Brahms' First Symphony has been hailed as Beethoven's Tenth. Its controversial status and relationship in the Beethovenian tradition is considered alongside other important issues in the early reception history of this key work in the symphonic repertory. In this 1997 book, David Brodbeck begins with an account of the lengthy genesis and complicated background to the writing of the symphony, before providing a thorough critical reading of the work, movement by movement. In particular, the author reveals a dense web of extra-compositional allusions - references in the music to works by J. S. Bach, Beethoven, Schubert, and Robert Schumann - in which, the author argues, much meaning resides.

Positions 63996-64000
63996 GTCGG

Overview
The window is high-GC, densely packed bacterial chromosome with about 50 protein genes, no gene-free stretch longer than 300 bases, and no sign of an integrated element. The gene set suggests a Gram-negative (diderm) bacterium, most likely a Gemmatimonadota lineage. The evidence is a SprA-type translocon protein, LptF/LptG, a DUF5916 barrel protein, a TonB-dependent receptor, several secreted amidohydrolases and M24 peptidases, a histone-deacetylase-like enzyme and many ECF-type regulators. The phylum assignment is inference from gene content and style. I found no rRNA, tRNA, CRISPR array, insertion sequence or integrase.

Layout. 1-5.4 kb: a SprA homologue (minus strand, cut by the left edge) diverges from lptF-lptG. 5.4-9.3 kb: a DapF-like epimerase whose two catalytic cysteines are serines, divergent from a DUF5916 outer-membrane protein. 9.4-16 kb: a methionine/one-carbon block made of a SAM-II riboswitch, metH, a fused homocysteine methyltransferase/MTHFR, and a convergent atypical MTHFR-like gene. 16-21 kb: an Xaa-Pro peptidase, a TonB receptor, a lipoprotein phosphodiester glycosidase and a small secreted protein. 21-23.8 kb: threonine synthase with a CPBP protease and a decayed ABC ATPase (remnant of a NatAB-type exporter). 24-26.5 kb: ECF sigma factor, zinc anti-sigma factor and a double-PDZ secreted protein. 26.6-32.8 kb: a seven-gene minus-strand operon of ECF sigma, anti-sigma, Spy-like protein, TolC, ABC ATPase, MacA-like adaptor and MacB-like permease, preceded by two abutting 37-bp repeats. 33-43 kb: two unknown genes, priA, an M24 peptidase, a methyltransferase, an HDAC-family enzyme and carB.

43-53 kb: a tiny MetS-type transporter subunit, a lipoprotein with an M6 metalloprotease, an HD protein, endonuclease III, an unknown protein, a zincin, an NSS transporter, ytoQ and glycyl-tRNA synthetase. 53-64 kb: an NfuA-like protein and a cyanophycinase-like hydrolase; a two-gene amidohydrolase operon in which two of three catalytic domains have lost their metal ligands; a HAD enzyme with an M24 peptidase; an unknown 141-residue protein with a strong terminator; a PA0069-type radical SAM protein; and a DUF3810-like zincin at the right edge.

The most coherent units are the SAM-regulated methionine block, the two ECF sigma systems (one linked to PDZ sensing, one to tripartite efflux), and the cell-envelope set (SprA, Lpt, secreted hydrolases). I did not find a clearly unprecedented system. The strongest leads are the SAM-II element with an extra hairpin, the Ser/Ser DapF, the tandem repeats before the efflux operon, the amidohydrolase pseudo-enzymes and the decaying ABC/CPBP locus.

• The most detailed study available of Brahms's First Symphony, a key work of the symphonic repertory • The first work to reveal the dense web of extra-compositional allusions - to music by Bach, Beethoven, Schubert and R. Schumann • Discusses the work's relationship to the Beethovenian tradition and its controversial status as 'successor' to Beethoven's Ninth • 1997 is the centenary of Brahms' death
1. Frustrated efforts; 2. Completion, first performances, and publication; 3. Structure and meaning in the first movement; 4. The middle movements; 5. Structure and meaning in the last movement; 6. Early reception.